Photo Credit: Moshe Shai / Flash 90
Pelicans seen flying over Lake Kinneret in northern Israel.

The water level in Lake Kinneret (also known as the Sea of Galilee) is approaching the upper red line, which means the lake is nearly at full capacity.

The water level of the lake has risen five centimeters (about two inches) just since Sunday, and currently stands at 1.10 meters (3.61 feet) below the upper red line. Over the past week, abundant winter rain has pushed the water level up by 31 centimeters (just over a foot) over the past week, reaching 209.95 meters (about 689 feet) below sea level.


More rain is expected this week as well. Rain is considered a huge blessing in the Land of Israel.

If the water breaches a level of 208.8 meters (685 feet) below sea level, officials will need to open the Degania Dam in order to avoid flooding from the lake.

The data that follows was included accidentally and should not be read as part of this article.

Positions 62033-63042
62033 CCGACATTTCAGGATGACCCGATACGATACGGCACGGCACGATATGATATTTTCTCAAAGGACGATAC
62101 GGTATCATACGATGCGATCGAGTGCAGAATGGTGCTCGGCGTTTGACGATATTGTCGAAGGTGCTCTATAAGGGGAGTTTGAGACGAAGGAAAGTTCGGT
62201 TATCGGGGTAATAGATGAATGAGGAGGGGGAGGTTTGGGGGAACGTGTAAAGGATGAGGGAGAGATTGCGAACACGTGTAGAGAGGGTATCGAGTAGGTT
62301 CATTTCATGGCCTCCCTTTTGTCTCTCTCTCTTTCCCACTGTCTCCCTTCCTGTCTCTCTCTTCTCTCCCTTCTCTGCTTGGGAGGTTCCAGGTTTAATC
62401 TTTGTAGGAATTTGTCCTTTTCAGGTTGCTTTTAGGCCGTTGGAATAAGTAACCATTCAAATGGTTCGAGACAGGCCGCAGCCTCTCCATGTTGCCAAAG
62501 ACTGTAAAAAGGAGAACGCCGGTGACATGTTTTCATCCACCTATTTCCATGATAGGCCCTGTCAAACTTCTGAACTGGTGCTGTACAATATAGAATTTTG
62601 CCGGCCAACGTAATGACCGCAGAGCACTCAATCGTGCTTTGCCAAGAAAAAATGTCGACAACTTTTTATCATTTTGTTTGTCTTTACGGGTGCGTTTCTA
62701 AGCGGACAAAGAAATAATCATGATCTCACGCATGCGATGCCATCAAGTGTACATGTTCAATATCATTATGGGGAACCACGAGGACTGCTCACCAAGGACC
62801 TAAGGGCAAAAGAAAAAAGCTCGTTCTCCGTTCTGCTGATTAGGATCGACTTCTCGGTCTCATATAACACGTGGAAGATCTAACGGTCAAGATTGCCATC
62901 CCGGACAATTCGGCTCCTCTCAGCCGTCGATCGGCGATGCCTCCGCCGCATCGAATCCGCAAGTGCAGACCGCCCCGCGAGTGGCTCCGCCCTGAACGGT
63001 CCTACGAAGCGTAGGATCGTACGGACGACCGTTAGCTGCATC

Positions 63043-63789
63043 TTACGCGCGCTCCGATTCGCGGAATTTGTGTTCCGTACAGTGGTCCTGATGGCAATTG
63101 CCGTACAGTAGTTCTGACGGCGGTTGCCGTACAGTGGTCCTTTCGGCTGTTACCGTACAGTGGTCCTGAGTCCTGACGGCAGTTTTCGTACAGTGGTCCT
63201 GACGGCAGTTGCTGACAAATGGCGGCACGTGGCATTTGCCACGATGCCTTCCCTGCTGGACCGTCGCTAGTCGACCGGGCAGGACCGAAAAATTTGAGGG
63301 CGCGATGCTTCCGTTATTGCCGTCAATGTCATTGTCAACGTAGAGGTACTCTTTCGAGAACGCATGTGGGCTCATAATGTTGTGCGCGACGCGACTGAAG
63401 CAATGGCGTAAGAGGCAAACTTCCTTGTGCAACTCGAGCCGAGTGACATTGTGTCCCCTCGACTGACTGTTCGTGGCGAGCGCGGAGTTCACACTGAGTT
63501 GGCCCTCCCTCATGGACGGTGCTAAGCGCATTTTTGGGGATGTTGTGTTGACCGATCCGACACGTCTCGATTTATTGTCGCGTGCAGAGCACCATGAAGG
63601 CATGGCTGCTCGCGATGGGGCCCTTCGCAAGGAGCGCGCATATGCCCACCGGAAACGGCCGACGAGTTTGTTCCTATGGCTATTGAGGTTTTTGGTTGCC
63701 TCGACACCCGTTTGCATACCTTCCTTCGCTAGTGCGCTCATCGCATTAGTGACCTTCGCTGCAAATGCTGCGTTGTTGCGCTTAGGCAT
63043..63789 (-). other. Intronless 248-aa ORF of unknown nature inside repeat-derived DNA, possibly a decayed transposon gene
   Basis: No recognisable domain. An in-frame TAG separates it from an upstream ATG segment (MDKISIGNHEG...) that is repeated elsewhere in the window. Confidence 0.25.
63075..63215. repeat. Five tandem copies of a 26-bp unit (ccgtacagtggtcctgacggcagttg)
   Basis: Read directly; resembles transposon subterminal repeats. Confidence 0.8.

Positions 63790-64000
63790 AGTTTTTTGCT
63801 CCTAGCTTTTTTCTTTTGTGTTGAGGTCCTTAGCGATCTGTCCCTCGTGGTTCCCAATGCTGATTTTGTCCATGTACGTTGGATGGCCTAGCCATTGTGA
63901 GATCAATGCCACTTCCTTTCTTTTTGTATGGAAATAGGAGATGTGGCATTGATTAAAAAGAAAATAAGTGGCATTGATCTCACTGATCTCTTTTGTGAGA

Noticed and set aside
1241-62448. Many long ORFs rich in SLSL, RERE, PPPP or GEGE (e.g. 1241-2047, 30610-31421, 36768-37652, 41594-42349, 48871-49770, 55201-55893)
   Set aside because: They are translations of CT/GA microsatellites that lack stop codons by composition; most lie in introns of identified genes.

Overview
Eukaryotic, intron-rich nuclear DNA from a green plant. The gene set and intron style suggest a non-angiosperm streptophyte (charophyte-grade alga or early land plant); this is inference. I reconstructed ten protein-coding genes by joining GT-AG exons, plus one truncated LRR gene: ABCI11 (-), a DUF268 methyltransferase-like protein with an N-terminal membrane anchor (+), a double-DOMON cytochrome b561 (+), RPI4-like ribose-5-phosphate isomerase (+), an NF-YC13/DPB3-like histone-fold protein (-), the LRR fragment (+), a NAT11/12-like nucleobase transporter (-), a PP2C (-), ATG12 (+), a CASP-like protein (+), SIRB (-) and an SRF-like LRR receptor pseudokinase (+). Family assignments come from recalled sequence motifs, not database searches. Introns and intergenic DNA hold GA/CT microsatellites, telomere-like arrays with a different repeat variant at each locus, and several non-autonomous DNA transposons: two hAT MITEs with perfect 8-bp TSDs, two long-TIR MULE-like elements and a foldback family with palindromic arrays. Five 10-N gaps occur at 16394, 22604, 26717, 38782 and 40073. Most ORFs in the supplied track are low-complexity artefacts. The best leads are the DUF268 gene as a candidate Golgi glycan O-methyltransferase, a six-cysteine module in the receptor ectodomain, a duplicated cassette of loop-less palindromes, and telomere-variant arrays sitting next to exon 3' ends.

According to ecology experts, if the water level drops below the lower red line at 213 meters (699 feet) below sea level, there could be damage to the ecological balance and water quality of the lake.

It is prohibited to pump or use water from Lake Kinneret if the water level drops below the lower red line.

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Hana Levi Julian is a Middle East news analyst with a degree in Mass Communication and Journalism from Southern Connecticut State University. A past columnist with The Jewish Press and senior editor at Arutz 7, Ms. Julian has written for, and other media outlets, in addition to her years working in broadcast journalism.